This Bud's for you, pot heads
Yo, pot heads — this Bud's for you!
That's right — I'm talking about marijuana beer. Stoner suds. Ganja brew. Miller Really High Life.
It's commercially unavailable, obviously, due to federal drug and alcohol laws. But now that several states have OK'd the sale and use of marijuana for medical purposes, it's cropping up in private circles.
There have been reports of California dispensaries selling behind-the-counter homemade pot beer at 20 bucks a bottle. And there's a growing discussion about homebrew recipes online.
The emergence of marijuana in liquid form shouldn't be surprising. Before its possession was criminalized in the 1930s, grass was commonly ingested via liquid tincture alcohol. Today, tinctures — sometimes made instead with glycerin — are increasingly popular in legal marijuana dispensaries.
Still, California marijuana activist Ed Rosenthal doubts that, even as weed laws are relaxed nationwide, we'll ever see legal pot brew.
"It's not going to happen because commercialization would get into the realm of alcohol regulations," said Rosenthal, who in 1984 authored and self-published "Marijuana Beer: How to Make Your Own Hi-Brew Beer."
Now out of print, a single copy costs more than $100 on Amazon. I asked Rosenthal if he would share some tips.
Most recipes, he said, make use of the leaves, not the more potent buds. More industrious homebrewers use kief, the resinous THC-packed cannabis glands that can be painstakingly sifted from the plant.
The two biggest challenges, Rosenthal said, are off-flavors and contamination. If the grass is added during the initial wort boil, its water-soluble tars and chlorophyll will be extracted and give the beer a nasty plant-like flavor. If it's added after the boil, it can introduce bacteria and sour the beer.
Rosenthal said the easiest solution is soaking the weed for a couple of hours in cold water, without stirring, to remove those foul-tasting ingredients. The grass (about one ounce per gallon) is then added during the boil.
What's it taste like?
Not long ago, I got my hands on a bottle of homebrewed hemp hooch. Purely in the spirit of journalistic curiosity, you understand.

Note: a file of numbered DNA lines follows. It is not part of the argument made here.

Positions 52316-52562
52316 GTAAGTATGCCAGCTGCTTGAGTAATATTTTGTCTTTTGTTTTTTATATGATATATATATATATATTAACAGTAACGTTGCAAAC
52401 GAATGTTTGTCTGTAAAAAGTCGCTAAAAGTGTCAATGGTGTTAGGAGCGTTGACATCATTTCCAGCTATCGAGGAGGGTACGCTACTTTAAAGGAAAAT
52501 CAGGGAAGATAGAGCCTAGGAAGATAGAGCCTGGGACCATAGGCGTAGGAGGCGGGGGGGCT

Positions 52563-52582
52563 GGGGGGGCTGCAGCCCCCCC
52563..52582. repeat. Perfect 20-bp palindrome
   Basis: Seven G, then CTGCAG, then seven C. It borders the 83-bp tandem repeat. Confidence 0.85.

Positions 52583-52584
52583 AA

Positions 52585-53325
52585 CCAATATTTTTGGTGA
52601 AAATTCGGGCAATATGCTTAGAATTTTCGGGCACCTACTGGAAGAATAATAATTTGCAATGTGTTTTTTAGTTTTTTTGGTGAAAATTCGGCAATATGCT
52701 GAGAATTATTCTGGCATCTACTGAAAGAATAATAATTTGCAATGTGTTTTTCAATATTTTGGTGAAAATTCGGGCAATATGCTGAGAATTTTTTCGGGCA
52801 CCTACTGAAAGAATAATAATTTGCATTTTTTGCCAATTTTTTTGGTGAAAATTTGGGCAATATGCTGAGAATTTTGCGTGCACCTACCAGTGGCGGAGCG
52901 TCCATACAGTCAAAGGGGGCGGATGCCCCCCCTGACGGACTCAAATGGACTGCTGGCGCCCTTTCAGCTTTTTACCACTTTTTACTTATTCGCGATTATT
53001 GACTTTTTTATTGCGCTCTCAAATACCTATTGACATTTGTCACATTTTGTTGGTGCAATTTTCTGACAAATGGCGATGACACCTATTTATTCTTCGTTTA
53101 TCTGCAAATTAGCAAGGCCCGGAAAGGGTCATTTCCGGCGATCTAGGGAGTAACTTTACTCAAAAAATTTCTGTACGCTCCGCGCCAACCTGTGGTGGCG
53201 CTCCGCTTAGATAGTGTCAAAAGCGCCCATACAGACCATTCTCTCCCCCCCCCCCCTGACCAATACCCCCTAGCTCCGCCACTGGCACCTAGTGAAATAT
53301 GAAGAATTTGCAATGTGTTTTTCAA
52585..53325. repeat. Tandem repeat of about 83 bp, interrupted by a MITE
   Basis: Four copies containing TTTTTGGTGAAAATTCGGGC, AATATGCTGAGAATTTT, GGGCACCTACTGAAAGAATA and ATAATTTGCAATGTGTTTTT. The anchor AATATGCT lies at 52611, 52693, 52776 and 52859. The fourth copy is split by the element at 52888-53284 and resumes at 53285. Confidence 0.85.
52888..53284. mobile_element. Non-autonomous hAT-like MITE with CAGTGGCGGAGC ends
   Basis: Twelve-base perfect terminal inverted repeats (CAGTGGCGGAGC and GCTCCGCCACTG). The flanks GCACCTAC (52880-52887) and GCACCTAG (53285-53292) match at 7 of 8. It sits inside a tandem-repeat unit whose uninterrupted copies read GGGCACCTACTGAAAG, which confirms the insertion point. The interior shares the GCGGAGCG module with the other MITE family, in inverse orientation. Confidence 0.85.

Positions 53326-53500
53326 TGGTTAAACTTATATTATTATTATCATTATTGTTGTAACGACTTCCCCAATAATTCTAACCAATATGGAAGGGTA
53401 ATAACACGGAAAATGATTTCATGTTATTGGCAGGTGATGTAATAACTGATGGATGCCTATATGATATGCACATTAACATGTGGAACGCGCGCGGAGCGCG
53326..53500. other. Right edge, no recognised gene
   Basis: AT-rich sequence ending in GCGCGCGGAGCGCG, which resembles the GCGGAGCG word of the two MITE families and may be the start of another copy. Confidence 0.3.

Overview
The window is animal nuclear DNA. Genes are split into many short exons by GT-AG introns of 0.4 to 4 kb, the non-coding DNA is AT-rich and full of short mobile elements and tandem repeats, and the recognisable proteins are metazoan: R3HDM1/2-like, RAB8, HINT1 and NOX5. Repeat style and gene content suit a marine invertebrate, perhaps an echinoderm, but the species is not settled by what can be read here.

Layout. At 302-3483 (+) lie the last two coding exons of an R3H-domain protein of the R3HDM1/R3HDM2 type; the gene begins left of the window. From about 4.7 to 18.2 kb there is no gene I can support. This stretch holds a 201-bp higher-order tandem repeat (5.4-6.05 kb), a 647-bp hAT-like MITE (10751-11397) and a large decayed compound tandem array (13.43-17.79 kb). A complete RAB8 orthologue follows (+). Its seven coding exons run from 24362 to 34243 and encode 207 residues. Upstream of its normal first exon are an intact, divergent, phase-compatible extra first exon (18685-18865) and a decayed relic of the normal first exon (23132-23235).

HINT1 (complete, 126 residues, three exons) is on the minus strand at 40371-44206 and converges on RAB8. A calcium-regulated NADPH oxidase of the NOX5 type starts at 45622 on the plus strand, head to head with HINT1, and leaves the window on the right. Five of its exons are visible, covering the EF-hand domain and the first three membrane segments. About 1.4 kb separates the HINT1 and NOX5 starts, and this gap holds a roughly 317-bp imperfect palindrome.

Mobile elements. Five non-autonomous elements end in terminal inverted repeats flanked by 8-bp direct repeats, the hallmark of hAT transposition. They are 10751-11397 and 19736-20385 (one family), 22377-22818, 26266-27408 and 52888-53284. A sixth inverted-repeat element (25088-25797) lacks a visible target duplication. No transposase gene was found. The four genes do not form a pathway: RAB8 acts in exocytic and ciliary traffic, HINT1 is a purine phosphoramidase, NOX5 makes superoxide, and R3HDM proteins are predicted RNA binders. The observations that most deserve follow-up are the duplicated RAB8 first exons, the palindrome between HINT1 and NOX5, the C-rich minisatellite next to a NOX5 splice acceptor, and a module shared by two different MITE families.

Dark and murky, it looked like an unfiltered brown ale. It smelled like a resinous dry-hopped ale, but it tasted like a freshly cut lawn. I'd tell you more about it, but I seem to be experiencing a bout of short-term memory loss.
While it seemed a bit of a waste of expensive herb, it's not hard to understand the urge to pair the two intoxicants. After all, one of the vital ingredients of beer — those bitter hop flowers known as humulus lupulus — is a species in the same family that includes cannabis.
Indeed, several commercial brewers make beer with hemp seeds. They're completely legal because the seeds contain no THC, marijuana's psychoactive component. The feds nonetheless prohibit drug references and images of those familiar spiked leaves on labels.
Typically, the seeds are toasted and add a nutty flavor to the beer's finish.
The best I've tasted so far is the wittily named Metacool Maltuwanna from Wynkoop Brewing Co. Because it's not packaged, the beer didn't have to go through federal label review. That means the only place to score some is at the company's brewpub in Denver, America's so-called "mile-high medical marijuana capital."
It's an imperial amber ale that's exceptionally smooth and malty but not overly sweet. There's no grassy flavor, and the only buzz I caught was from its 7.8 percent alcohol content.
Can't find a dealer? I recommend one of these other hemp beers: Nectar Ales Hemp Ale (California); Uinta Dubhe imperial black ale (Utah); O'Fallon Hemp Hop Rye amber ale (Missouri).